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How to develop lean thinkers? How to develop lean practitioners? How to develop the next generation so that it reflects the full diversity of our world? How to build humble confidence in that generation’s practice of lean? And is this the job of the HR Department, or what?

Do these questions or similar ones haunt you at times? Or thrill and challenge you? ‘All of the above’ for me, by turn.

I have been following John Shook and others in the Lean Global Network as they work on a ‘Lean Transformation Framework’ (I refer to it as the ‘LTF’) over the past few years. You can see John presenting the LTF here in under 8 minutes:

Here are the five dimensions of the LTF, stated as the questions an organisation’s leadership needs to ask:

• What problem are we trying to solve? What purpose are we trying to achieve?
• What is the work to be done? How will we go about improving it?
• What capabilities are required (and how will we grow them) to do the work, to solve the problem, to achieve our purpose?
• What management system can we define? And what behaviours are required to build the capabilities, to do the work, to solve the problems that we are here to solve?
• What is our basic thinking, or mind-set, and underlying assumptions that inform everything we do as we attempt to achieve our basic purpose?

For me dimensions 2 (what is the work?), 3 (what capabilities are required and how to grow them?) and 4 (what management system and leader behaviours?) came together in his statement: ‘Develop the people through doing the work.’

You might understand my delight, therefore, when a few days ago I got a message from a young person (let’s say ‘X’) about recent achievements. X was part of a public hospital initiative we (LIA) began 20 months ago. We worked with a core of 20 people drawn from four hospitals. Four people, including X, were added for development as lean initiative support staff within the province. Within five months X had participated in four Rapid Process Improvement Workshops (RPIWs) – one at each hospital. He was drawn into observing, mapping, data collection, the A3 problem solving process, and countermeasure implementation in each. Subsequent to the RPIWs X witnessed the Master Facilitators, from LIA, doing several months of follow-up coaching at each hospital. The coaching was aimed at developing a daily management system around the ideas present in Mike Rother’s Toyota Kata approach.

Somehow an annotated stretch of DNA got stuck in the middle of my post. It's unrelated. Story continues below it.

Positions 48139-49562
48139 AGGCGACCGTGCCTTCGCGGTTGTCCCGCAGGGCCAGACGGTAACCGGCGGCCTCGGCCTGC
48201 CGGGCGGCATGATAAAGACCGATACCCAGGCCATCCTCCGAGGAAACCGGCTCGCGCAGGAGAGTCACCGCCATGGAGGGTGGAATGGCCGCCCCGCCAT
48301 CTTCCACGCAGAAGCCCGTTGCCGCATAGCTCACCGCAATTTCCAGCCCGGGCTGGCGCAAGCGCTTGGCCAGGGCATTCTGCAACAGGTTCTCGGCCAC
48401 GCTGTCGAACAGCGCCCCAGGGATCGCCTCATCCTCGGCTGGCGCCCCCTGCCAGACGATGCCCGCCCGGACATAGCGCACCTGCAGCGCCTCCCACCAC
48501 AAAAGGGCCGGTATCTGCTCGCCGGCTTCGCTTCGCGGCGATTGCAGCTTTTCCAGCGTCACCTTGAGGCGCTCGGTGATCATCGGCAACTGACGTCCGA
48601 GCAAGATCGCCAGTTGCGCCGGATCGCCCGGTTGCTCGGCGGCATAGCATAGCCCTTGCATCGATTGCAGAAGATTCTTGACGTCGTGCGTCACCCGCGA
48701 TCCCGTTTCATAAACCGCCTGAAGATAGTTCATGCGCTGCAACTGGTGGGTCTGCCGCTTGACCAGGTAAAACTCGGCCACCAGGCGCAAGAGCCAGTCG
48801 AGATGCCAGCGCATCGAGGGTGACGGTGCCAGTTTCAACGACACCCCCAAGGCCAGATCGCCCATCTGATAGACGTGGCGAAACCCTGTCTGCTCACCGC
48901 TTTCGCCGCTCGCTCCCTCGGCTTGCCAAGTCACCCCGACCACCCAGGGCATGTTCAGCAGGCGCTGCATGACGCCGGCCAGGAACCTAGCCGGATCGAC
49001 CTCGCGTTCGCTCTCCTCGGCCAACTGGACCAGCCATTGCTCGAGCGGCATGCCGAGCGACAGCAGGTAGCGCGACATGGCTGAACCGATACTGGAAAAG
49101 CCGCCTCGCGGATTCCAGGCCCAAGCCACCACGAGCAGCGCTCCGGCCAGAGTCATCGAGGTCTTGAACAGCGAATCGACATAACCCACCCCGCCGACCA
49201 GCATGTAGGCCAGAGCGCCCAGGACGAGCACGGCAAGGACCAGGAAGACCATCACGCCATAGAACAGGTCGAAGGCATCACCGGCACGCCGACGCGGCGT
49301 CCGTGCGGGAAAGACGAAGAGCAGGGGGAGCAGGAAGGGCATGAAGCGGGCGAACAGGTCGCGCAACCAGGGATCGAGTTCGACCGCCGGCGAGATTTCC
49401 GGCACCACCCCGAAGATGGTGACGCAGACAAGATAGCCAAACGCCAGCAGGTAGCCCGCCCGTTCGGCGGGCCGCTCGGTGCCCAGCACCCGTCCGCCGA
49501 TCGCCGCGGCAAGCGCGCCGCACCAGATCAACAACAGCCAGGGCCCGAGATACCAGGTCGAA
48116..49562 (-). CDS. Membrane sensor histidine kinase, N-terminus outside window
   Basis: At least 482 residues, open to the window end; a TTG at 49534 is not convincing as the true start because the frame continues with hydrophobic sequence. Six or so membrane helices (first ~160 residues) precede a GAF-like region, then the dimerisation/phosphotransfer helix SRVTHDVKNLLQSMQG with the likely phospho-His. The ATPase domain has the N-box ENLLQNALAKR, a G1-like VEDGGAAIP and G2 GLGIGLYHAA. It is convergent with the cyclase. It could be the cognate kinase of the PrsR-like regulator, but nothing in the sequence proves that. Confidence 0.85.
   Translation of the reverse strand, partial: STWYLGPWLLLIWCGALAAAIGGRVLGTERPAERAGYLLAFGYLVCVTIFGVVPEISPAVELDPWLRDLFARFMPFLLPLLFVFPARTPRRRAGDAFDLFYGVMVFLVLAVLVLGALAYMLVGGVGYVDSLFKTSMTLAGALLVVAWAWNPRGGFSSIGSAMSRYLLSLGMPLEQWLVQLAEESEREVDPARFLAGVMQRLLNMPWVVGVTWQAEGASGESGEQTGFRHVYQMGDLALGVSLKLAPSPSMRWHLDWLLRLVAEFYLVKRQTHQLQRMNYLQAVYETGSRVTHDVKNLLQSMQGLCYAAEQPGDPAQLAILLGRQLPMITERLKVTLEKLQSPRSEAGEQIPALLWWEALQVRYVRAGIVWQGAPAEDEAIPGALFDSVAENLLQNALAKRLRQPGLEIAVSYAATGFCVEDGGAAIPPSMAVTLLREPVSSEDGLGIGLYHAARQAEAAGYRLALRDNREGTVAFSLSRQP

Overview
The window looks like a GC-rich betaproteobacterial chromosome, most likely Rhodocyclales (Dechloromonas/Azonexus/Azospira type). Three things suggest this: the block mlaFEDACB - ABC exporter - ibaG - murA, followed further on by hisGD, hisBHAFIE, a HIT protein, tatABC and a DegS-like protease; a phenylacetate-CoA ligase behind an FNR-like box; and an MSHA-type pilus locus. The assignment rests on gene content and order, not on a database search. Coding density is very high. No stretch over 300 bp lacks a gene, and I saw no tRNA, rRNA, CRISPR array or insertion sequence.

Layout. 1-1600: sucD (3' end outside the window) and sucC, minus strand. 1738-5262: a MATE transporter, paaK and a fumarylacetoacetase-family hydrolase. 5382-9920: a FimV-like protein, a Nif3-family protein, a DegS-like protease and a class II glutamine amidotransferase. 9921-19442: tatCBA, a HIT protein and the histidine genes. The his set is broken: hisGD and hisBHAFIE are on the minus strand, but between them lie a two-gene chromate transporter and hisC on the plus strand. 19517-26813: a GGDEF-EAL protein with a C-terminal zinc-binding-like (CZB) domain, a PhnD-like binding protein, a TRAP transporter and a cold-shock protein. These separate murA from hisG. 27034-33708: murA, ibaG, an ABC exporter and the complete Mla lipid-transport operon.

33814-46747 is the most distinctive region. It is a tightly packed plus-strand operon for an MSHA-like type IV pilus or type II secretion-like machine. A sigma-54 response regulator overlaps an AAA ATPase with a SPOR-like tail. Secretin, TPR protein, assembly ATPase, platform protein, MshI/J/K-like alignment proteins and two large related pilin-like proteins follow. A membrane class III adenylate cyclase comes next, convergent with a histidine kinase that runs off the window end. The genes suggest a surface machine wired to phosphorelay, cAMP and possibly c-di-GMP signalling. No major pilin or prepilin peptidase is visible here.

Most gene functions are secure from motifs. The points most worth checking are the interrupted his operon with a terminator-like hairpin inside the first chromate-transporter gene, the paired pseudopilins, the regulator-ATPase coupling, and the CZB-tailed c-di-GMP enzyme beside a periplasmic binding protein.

Within eight months of the start of that work, the average waiting time of patients in the twelve ‘model line areas’ had fallen by fifty percent. X’s message to me the other day was about similar results experienced in solo work done by X with the model line staff of another public hospital.

I am simply delighted that X has developed significant capability to improve the work by doing the work.

Sadly, X is being transferred to other work, work which does not appear to be related to process improvement. Just as with our work with the original four hospitals, the allocated time has run out for X before the hospital’s management system has stabilised.

What are my reflections? Firstly, it is apparent we can develop lean thinkers through doing the work of lean improvement. In fact, I don’t think there is any other way to do it! Secondly the development should take place under the guidance of experienced lean facilitators.

But why is X being transferred now? Perhaps there are good reasons that neither X nor I know about. But I find myself asking about the role of the HR department: where is the career path for X, what is the vision for the lean management system in the development of the organisation? Whilst line managers should be taking on the daily lean disciplines required of the lean management system, surely the HR department should ensure stable, long-term development.

Does the HR department needs to reflect on the Lean Transformation Framework? And particularly ponder dimension 1 (what is our purpose? what problem are we trying to solve?) and dimension 5 (what is our basic thinking, or mind-set, and underlying assumptions that inform everything we do as we attempt to achieve our basic purpose)?

What do you think?

Kind regards,

Prof. Norman Faull
Chairman, The Lean Institute Africa

P.S. If you are part of an HR department, or would like your companies human resources people to get started with lean, an ideal place to start is our Lean HR Workshop. The workshop runs on the 26 and 27 July in Johannesburg, and is presented by experienced lean HR professionals, including Thapelo Molapo, Toyota South Africa’s former Vice President of HR and Training. For more information and to register, visit:

P.P.S. Our second round of workshops for the year begin in August, including the Introduction to Lean, taking place in Johannesburg on the 22 and 23 August and in Cape Town on the 24 and 25 August. Later in the year, please join our Lean Management: The A3 Way and Lean Transformation (including Kata) workshops. Find out more about our workshops and register for them here: